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Markets Effort to Rebound Come Up Mixed

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Market participants looking for a quick rebound in today’s regular trading session will have to wait another day. Actually, for a while it appeared as if a big windfall pushback on the harsh selling we saw over the past three trading days was setting in — the Dow was +506 points at its intraday high, the Nasdaq +2.8% — but we wound up mixed overall: the Dow slid -85.5 points or -0.27%, the S&P 500 wound up on the other side of the ledger, +0.27% to close at 4000 even, the Nasdaq gained nearly a full percentage point, +114, while the small-cap Russell 2000 was -0.31% on the day.

Both WTI and Brent crude oil prices dropped another -3% on the day, although crypto saw a reversal of fortune today: Bitcoin rose +3.69% while Ethereum grew +4.56% Tuesday. Even though crude oil prices are down more than -10% over just the last two sessions, it’s tough to believe a real pullback on the commodity is in the near-term cards, with Russia continuing to wage its war of aggression in Ukraine with no end in sight, and the West continuing to embargo Russian oil and gas from its most lucrative markets.

Today, the Q1 Household Debt survey from the Federal Reserve came out, demonstrating a +1.7% increase — $266 billion — to $15.84 trillion. This is $1.7 trillion higher than at the end of 2019, the last comparable period. Credit card debt decreased -$15 billion, though are still +$71 billion higher than the same quarter a year ago.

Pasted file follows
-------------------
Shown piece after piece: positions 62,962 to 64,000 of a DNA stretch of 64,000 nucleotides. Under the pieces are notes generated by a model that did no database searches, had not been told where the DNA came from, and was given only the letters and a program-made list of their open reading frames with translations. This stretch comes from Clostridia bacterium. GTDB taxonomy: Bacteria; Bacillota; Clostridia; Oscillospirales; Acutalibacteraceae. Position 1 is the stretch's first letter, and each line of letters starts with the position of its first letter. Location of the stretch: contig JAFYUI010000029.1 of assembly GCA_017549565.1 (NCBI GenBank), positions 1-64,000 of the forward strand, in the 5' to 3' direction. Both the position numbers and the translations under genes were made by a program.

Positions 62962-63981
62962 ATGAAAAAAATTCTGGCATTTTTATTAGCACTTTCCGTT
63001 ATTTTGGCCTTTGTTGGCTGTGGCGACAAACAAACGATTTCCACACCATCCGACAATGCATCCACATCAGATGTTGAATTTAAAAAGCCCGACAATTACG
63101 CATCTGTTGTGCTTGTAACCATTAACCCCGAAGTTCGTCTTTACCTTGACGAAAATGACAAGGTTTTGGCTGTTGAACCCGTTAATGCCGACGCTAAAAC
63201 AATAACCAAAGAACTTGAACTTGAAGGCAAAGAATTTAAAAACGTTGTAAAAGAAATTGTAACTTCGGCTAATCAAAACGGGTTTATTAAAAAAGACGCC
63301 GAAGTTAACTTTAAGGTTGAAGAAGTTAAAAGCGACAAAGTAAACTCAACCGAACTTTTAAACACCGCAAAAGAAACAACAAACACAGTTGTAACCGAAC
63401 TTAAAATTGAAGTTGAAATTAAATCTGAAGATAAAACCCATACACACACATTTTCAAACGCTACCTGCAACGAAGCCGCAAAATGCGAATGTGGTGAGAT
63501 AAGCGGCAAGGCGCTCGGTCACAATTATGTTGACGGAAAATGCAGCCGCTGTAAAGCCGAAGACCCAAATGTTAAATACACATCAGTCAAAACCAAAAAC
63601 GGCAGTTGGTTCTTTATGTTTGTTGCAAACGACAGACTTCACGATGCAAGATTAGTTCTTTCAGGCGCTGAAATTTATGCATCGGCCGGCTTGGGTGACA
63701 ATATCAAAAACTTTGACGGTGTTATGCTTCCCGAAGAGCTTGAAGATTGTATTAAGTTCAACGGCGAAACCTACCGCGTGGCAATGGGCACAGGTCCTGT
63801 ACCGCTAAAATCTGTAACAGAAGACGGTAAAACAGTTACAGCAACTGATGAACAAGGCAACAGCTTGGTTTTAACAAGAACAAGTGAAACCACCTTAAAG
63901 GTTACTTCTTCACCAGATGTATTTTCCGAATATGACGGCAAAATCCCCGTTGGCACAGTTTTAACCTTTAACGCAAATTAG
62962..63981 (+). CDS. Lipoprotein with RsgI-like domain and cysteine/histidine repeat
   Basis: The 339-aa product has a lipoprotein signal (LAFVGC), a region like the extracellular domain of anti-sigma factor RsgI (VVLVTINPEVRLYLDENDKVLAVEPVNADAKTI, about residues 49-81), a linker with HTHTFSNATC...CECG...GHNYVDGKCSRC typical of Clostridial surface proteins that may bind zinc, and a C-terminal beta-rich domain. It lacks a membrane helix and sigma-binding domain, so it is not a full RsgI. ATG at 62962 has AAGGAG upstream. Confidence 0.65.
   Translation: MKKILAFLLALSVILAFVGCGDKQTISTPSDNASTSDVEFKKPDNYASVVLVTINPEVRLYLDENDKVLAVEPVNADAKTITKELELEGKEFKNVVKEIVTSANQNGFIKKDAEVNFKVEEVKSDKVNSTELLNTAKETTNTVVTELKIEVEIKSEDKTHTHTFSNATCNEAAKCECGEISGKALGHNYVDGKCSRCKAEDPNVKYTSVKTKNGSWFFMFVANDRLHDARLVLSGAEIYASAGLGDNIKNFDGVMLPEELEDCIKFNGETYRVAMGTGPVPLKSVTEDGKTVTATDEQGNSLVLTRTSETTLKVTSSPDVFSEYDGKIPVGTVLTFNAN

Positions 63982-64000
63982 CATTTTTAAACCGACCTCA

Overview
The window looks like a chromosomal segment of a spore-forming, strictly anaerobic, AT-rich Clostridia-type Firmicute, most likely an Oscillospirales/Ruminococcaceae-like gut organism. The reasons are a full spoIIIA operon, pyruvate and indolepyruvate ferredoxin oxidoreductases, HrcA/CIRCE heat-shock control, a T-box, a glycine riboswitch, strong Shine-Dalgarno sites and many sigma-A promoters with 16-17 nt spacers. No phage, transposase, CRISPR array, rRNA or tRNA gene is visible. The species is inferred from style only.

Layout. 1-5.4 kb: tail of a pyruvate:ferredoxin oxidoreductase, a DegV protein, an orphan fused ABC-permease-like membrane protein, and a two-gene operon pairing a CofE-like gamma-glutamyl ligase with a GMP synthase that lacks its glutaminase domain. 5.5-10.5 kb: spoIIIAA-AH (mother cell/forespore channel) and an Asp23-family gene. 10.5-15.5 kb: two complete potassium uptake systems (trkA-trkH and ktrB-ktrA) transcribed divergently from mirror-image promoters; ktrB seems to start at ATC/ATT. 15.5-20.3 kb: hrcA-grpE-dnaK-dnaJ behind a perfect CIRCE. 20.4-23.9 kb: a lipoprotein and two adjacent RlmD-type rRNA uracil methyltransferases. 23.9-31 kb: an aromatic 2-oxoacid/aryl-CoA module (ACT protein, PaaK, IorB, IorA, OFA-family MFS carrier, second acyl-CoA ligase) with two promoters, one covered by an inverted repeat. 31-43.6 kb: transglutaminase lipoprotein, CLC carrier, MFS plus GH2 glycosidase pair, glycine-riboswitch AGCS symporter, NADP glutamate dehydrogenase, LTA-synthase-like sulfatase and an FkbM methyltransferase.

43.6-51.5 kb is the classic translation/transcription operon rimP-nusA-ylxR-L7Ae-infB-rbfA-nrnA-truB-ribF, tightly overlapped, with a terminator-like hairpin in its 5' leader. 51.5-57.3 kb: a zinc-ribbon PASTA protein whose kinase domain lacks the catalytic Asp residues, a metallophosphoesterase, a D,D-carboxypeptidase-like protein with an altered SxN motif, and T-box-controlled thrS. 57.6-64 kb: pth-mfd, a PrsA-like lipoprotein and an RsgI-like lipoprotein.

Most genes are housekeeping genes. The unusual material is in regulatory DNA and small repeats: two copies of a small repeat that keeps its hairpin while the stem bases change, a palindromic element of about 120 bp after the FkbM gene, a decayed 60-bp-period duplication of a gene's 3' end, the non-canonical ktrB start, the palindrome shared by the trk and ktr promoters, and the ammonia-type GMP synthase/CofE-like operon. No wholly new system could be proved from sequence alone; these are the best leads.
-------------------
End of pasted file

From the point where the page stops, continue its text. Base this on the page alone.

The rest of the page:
Mortgage rates, however, rose $250 billion to $11.18 trillion in the quarter, while Auto loans rose +$11 billion and Student loans another +$14 billion. In all, new non-housing debt grew by +$17 billion in Q1. However, both mortgage and auto loans are down from 2021 — although last year was an historically high period for loan originations.

Meanwhile, delinquencies on loan payments were modest — just 0.5% of all mortgage holders were past due 90 days or more, an historic low. So even though the gross numbers of household debt keep notching higher, the quality of debt has notably improved. This is not considered a major metric in determining inflation and economic precariousness, but it does provide an illustration of the undergirding of the debt quality of the American public.

That big report comes tomorrow in the Consumer Price Index (CPI), which is due out an hour before the opening bell. Often it’s the CPI which is cited as the actual measure of economic inflation, even though it is really just one of several metrics. That said, we look to come down from a huge +8.6% read in March. The question is: how much lower? Signs of inflation are still everywhere, and are unlikely to move meaningfully downward until the Fed’s latest quantitative tightening measures — with more to come — have demonstrated a true impact.

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